When Developing Consumer Contests, Simple is Often Best


While working on a project a couple of weeks ago with a long-time colleague, he reminded me of something I’ve been known to say, “Sometimes, we can take the simplest idea and make it complicated.”

That seems to be somewhat of an epidemic in the communications disciplines. As practitioners, how often have we been in brainstorms or strategy sessions and see a simple, elegant idea rendered unrecognizable by heaping a bunch of ancillary “stuff” on it? This can be particularly problematic when developing consumer contests, sweepstakes and promotions. If the contest has too many rules and regulations and is too difficult to comprehend and enter, consumers may stay away.

Simple shouldn’t be confused with easy. Developing and implementing contests may require the integration of many different disciplines, including public relations, advertising and social media. But at their core, the best contests are usually the simplest ones. In celebration of simplicity, I offer up two recent consumer contests that took the simple idea route to achieve big results.


#EsuranceSave30 Super Bowl Campaign  

The concept was simplicity at its finest. Buy the first ad to air right after the Super Bowl. Save $1.5 million in the process. Get John Krasinski, star of “The Office” and Esurance’s voiceover talent since 2012, to appear on camera in the ad sitting in a living room with chips, salsa and guacamole on a coffee table made out of 1.5 million smackers. Give viewers 36 hours to tweet #EsuranceSave30 for a chance to win the cash. Have Krasinski unveil the winner on “Jimmy Kimmel Live” three days later.

The social media buzz that was created was nothing short of astounding. According to Leo Burnett, the ad agency responsible for the TV spot, the campaign yield the following results:

And one lucky football fan won $1.5 million. Not too shabby. In the words of AdWeek, “cue the copycats.”

 Lay’s “Do Us a Flavor”

Do Us A FlavorLay’s, one of the world’s most popular potato chip brands, was starting to lose favor with U.S. Millennials, who were opting for competitors with funkier flavors. Simple solution. In 2012, the brand created a crowdsourcing “Do Us A Flavor” contest via a Facebook app, inviting fans to submit their ideas for the next great potato chip flavor for the chance to win $1 million. The campaign was implemented with public relations from Ketchum and national advertising by Energy BBDO.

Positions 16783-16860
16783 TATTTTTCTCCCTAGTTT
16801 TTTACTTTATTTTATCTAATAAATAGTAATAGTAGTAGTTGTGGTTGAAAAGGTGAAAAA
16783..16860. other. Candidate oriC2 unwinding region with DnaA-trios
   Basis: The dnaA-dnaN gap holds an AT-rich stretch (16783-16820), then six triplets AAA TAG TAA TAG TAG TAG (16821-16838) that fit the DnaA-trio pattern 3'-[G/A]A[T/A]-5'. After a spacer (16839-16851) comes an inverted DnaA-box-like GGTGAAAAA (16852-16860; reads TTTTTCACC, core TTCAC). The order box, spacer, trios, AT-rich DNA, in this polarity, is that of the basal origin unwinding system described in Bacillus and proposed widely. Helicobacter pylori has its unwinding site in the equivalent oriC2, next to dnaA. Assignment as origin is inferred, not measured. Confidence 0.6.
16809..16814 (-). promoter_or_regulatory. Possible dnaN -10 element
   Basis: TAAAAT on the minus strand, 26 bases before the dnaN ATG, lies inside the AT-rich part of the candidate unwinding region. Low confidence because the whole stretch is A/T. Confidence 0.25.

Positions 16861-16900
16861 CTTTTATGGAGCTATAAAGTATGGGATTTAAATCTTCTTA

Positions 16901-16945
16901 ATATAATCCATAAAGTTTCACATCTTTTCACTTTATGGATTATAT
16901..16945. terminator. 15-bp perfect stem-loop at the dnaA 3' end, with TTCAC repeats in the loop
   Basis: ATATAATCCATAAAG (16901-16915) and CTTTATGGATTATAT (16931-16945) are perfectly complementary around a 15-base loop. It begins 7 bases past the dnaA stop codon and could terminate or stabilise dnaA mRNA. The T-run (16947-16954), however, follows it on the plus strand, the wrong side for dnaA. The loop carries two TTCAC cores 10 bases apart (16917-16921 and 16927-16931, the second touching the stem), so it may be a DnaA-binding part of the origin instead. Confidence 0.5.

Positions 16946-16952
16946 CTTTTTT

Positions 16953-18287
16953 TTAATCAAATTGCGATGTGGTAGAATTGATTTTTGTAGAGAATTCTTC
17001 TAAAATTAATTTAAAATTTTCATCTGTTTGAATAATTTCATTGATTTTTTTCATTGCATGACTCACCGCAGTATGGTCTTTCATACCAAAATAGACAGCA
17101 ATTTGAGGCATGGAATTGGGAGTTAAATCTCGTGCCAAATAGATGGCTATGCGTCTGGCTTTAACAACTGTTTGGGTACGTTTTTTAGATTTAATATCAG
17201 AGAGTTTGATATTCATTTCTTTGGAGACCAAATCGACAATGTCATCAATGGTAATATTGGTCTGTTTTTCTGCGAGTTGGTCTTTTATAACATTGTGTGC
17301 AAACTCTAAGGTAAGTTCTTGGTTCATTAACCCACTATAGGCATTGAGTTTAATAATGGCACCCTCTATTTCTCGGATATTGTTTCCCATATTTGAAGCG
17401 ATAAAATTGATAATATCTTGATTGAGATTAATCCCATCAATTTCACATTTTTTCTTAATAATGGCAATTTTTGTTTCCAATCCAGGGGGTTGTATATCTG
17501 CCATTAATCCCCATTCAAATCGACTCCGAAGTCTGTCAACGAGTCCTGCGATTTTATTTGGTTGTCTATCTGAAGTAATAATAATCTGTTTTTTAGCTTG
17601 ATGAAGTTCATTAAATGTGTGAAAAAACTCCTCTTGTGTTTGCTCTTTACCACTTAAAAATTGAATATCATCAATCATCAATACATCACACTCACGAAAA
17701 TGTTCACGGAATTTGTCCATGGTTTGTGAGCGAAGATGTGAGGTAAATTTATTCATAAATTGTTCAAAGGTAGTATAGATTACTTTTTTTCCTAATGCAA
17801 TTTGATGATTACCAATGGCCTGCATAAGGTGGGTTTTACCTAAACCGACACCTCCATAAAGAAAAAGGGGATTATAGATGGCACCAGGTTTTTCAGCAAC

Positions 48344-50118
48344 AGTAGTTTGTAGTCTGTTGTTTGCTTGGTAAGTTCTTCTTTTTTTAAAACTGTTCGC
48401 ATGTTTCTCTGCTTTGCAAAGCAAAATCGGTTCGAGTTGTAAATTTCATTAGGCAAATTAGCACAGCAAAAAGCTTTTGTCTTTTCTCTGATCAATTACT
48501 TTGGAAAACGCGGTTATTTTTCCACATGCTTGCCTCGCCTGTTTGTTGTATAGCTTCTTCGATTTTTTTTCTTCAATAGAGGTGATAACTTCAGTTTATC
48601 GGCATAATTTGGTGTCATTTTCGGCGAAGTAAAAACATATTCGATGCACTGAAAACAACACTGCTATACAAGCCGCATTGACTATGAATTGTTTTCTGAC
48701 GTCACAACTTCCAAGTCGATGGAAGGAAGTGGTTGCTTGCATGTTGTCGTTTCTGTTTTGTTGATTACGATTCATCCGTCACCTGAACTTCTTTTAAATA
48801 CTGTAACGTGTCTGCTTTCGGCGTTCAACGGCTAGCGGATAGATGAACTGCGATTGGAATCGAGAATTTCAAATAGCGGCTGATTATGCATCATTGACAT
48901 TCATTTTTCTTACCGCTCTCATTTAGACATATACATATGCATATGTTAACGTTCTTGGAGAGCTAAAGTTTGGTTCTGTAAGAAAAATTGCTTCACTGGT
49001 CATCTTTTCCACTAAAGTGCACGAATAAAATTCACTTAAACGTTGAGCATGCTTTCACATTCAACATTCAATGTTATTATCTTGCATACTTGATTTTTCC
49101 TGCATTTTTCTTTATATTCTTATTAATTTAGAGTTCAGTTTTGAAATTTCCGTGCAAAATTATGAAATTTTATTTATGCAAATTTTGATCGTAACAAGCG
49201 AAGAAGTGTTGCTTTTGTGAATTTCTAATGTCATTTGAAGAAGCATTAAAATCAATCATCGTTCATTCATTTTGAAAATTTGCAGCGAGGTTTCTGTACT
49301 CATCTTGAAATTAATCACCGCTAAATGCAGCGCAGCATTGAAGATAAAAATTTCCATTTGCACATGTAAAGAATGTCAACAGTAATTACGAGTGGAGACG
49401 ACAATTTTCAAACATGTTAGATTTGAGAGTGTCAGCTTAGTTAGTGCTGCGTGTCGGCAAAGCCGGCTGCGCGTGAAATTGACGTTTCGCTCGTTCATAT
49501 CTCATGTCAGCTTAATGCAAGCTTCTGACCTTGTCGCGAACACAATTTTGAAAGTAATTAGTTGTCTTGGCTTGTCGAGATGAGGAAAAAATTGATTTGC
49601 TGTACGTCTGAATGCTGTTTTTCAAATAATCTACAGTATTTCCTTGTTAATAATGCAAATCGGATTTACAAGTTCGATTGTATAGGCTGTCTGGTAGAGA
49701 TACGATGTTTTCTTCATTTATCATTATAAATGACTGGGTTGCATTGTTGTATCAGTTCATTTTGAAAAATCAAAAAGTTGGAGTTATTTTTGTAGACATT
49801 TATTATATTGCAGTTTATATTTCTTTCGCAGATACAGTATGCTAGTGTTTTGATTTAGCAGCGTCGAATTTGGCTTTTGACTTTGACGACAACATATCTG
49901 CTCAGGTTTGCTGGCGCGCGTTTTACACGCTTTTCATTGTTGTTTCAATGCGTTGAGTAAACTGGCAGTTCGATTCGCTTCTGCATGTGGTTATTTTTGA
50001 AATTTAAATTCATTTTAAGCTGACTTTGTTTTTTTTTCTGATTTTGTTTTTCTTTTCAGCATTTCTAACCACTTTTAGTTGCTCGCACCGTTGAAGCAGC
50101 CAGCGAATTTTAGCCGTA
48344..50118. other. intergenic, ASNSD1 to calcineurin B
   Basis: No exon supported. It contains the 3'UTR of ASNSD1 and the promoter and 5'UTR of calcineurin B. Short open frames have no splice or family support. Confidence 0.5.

Cheesy Garlic Bread, Chicken and Waffles and Sriracha flavored chips were selected as finalists, and brought to store shelves, giving consumers the opportunity to taste the finalists, and ultimately decide the winner. In May 2013, Cheesy Garlic Bread was announced as America’s favorite, and the consumer behind the winning idea, took home a cool $1 million grand prize.

The results of the campaign were impressive. Within the first week of the campaign, PR generated 1,500 media placements. In the end, the contest generated 3.8 million submissions, nearly 5 billion PR impressions, more than a billion Facebook impressions and a 12 percent increase in sales.

I still think Sriracha should have won.

Lay’s is back at it again this year, with a more complex version of the contest. This time, fans can create a flavor for Lay’s Original, Lay’s Kettle Cooked and/or Lay’s Wavy. Through April 5, fans can submit their flavor suggestions on www.dousaflavor.com, through Twitter, on www.YouTube.com/Lays, through the Lay’s Facebook Page or via their cell phones. Consumers’ familarity with the contest the second time around could be the reason for some unusual flavor suggestions, including “toothpaste and orange juice” and “regret.” Exactly what does regret taste like? It’s got to leave a bad after taste.

The moral of the story: Keep your consumer contests simple. Having a big cash prize doesn’t hurt either.



Related Posts: Beyond the booth: 10 tips for hosting successful media events at trade shows and conferences Food Values in South America Focus Your Post-Pandemic Evolution with Familiar Strategy Tools Pins, Tweets, and the Law Long Distanced Relationships During COVID-19 5 Things Clients Can Expect from a Web Project